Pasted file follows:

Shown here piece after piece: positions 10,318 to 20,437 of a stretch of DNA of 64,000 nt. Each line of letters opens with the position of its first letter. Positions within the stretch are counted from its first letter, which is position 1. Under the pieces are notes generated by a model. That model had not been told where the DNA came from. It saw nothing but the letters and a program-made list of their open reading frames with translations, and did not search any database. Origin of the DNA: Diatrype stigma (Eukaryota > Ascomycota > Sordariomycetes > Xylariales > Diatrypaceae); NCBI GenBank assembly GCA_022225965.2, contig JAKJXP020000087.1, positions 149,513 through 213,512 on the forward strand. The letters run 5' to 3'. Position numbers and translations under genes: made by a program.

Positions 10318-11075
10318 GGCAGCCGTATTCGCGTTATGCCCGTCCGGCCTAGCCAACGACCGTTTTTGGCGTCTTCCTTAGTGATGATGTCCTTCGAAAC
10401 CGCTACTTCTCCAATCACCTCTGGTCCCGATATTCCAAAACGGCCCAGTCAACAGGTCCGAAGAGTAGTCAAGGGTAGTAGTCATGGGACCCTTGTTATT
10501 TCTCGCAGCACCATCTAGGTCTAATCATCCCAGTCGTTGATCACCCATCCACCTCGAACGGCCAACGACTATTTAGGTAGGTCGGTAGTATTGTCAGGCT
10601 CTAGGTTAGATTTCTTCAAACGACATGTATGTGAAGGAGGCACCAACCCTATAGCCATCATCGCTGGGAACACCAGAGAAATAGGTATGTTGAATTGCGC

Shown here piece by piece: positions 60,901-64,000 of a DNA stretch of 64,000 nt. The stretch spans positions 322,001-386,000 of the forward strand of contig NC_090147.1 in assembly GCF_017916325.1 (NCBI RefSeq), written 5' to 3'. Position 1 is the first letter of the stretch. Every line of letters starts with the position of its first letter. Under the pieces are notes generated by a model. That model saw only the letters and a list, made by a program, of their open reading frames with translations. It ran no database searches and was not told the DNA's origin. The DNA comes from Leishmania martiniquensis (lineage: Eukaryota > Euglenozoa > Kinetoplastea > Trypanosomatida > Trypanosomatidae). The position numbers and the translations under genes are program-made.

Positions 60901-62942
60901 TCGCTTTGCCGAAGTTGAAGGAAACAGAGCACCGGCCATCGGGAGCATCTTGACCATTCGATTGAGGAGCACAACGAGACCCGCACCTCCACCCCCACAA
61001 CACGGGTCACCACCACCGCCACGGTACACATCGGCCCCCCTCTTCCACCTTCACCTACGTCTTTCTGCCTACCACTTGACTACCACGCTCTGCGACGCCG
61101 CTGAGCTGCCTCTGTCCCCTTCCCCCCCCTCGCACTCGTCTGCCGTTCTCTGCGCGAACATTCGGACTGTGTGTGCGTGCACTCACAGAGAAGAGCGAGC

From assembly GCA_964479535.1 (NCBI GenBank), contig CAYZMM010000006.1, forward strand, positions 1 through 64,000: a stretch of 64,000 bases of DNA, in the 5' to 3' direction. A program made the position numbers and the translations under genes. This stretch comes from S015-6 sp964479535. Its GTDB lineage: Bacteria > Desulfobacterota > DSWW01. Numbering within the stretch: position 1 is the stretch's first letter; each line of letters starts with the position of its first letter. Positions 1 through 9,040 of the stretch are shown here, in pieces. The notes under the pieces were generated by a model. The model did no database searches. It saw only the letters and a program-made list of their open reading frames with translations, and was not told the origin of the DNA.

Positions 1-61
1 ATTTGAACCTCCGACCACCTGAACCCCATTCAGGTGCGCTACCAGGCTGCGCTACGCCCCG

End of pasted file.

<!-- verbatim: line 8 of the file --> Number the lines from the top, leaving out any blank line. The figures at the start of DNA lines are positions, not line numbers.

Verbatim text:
Positions 60901-62942